Boehringer Ingelheim-FENS Research Award 2022

“The Federation of European Neuroscience Societies (FENS) and Boehringer Ingelheim are delighted to announce the recipients of the Boehringer Ingelheim FENS Research Award 2022: Prof. Tom Baden (UK) and Prof. Tatjana Tchumatchenko (DE).

FENS and Boehringer Ingelheim would like to congratulate both winners for their outstanding scientific achievements. The award will be presented during the FENS Forum on 9-13 July 2022 in Paris, France, where the two awardees will jointly give the Boehringer-Ingelheim / FENS Research Award lecture.”

Winners of the Boehringer Ingelheim FENS Research Award 2022 announced

Two new papers

Paper 1

For colour vision, retinal circuits must separate information about intensity and wavelength. This requires circuit level comparison of at least two spectrally distinct photoreceptors. However, many vertebrates use four or more, and in those cases the nature and implementation of this computation remains poorly understood. Here, we establish the complete circuit architecture and function of outer retinal circuits underlying colour processing in the tetrachromatic larval zebrafish. Our findings reveal that the specific spectral tunings of the four cone types near optimally rotate the encoding of natural daylight in a principal component analysis (PCA)−like manner to yield one primary achromatic axis, two colour opponent axes as well as a secondary UV-achromatic axis for prey capture. We note that fruit flies − the only other tetrachromat species where comparable circuit-level information is available − use essentially the same strategy to extract spectral information from their relatively blue-shifted terrestrial visual world. Together, our results suggest that rotating colour space into achromatic and chromatic axes at the eye′s first synapse may be a fundamental principle of colour vision when using more than two spectrally well separated photoreceptor types.

The central goal of this study was to try and infer the total effective cone-integration logic of bipolar cells in larval zebrafish by way of linking highly resolved spectral tuning functions across these two populations of neurons.

We previously showed that the four zebrafish cones exhibit distinct but highly stereoypical tunings at the level of their output (paper 1). Accordingly, we used the same recording conditions to also obtain spectral tuning functions of the downstream neurons, the retinal bipolar cells (right).

We find that this works very well, allowing us to explain ~95% of the variance in bipolar cell responses based on linear cone-combinations. Based on this, we chart an overview of the total cone-integration logic in larval zebrafish, and relate these insights to spectral processing in mammalians.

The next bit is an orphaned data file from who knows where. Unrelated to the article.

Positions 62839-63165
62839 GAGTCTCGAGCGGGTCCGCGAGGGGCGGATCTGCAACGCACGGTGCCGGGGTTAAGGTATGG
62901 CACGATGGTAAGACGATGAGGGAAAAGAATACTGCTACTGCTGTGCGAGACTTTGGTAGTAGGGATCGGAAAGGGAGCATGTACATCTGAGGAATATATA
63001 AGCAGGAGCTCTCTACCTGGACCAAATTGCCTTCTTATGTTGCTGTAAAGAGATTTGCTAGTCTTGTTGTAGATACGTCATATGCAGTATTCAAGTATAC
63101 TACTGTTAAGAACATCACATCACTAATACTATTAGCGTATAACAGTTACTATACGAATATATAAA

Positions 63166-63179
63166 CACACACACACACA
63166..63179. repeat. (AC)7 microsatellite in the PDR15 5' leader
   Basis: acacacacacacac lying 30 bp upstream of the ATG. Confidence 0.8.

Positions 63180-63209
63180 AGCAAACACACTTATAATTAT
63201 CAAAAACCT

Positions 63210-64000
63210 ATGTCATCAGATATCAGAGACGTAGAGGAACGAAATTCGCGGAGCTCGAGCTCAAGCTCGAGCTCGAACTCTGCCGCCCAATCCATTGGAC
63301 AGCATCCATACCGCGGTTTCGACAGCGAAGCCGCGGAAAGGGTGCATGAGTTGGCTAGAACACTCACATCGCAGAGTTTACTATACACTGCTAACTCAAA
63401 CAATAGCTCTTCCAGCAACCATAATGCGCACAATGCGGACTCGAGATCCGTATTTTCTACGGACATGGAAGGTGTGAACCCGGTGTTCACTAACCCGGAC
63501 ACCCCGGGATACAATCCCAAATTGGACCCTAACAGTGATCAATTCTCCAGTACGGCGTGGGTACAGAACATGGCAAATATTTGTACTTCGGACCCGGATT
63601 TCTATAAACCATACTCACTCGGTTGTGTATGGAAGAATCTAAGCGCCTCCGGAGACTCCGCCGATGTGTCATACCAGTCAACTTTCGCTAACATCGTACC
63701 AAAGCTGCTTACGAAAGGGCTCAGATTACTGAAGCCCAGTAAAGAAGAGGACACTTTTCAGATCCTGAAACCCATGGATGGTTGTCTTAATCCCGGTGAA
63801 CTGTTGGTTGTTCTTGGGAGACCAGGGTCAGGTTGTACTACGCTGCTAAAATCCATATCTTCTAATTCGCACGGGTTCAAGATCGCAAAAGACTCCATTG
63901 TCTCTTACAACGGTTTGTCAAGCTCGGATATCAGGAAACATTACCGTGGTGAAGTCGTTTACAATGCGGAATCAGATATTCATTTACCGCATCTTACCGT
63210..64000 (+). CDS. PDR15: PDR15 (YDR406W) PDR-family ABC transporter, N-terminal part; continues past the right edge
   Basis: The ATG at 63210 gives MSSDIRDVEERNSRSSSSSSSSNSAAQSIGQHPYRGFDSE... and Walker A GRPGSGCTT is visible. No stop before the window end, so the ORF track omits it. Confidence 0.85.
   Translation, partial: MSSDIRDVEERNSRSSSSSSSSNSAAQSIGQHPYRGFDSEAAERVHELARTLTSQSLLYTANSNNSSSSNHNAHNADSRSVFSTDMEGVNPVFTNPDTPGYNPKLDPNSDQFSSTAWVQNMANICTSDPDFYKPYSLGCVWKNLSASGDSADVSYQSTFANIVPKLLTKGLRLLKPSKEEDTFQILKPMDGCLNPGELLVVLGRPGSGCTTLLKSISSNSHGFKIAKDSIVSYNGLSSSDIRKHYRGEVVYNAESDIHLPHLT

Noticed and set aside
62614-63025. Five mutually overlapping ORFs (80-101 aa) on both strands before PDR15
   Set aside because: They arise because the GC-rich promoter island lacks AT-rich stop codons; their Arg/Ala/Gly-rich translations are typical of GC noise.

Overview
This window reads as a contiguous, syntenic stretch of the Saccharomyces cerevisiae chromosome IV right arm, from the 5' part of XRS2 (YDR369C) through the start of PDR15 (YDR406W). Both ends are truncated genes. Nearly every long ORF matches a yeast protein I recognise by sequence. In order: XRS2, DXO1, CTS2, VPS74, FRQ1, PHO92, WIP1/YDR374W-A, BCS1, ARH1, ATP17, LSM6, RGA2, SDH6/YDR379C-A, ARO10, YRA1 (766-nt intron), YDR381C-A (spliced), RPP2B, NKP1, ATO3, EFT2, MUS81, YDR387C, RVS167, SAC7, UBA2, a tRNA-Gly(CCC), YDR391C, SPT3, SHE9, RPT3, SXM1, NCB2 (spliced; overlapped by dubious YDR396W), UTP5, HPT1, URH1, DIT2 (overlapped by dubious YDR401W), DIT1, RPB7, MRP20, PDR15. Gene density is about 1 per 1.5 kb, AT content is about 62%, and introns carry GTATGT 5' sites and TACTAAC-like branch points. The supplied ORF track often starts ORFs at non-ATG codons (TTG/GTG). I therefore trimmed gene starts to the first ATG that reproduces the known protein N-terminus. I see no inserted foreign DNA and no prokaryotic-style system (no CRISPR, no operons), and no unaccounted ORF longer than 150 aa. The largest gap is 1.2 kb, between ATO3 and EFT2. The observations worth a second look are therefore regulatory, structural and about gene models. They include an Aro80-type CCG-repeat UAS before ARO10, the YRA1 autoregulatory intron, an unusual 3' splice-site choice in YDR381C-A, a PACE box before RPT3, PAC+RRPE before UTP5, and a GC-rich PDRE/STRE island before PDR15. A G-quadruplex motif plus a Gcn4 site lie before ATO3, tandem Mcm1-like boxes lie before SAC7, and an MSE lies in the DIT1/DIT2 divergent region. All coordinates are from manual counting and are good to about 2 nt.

New lab member

We are pleased to welcome to Chiara to the lab!

Chiara joins us on our Wellcome funded project on the retinal basis of vision in fish. She will be studying the cone-type dependence of various visual behaviours and their underlying circuits.

New paper about cone-integration on bioRxiv

Bartel P, Yoshimatsu T, Janiak FK, Baden T§. Spectral inference reveals principal cone-integration rules of the zebrafish inner retina. bioRxiv doi: 10.1101/2021.08.10.455697. direct link pdf.

The central goal of this study was to try and infer the total effective cone-integration logic of bipolar cells in larval zebrafish by way of linking highly resolved spectral tuning functions across these two populations of neurons.

We previously showed that the four zebrafish cones exhibit distinct but highly stereoypical tunings at the level of their output (Yoshimatsu et al. bioRxiv 2020). Accordingly, we used the same recording conditions to also obtain spectral tuning functions of the downstream neurons, the retinal bipolar cells (right).

We find that this works very well, allowing us to explain ~95% of the variance in bipolar cell responses based on linear cone-combinations. Based on this, we chart an overview of the total cone-integration logic in larval zebrafish, and relate these insights to spectral processing in mammalians.

 

Paper on ribbon-tuning now out at eLife

With EM, 2p-imaging and computational modelling we show that on the synaptic level of single neuron types in the retina there exist highly specialized mechanisms which are advantageous for the encoding of different visual features. 

Already in EM we see different geometries of the ribbon depending on the location of the UV-cones.

We confirm these differences by “dual-color” 2-photon imaging of pre-synaptic calcium and glutamate release of the synapse.

We use these recordings to build a computational model of the ribbon synapse, which reproduces region-specific response properties. An interactive model tool can be found on #github and you can run it on #googlecolab here: http://www.tinyurl.com/h3avl1ga

By using simulation-based inference we get full posterior estimations of the parameter distributions and can compare these between different retinal regions.

Finally, the computational model allows us to extrapolate to new stimuli and predict response behaviours of different synapse configurations. Hereby we identify principles which are advantageous for the encoding of different visual features, which may be more relevant in different locations of the visual field.

This work builds on previous findings, where we showed fovea-like photoreceptor specializations in UV Cones in zebrafish, which drives prey-capture behavior: https://www.cell.com/neuron/pdf/S0896-6273(20)30313-5.pdf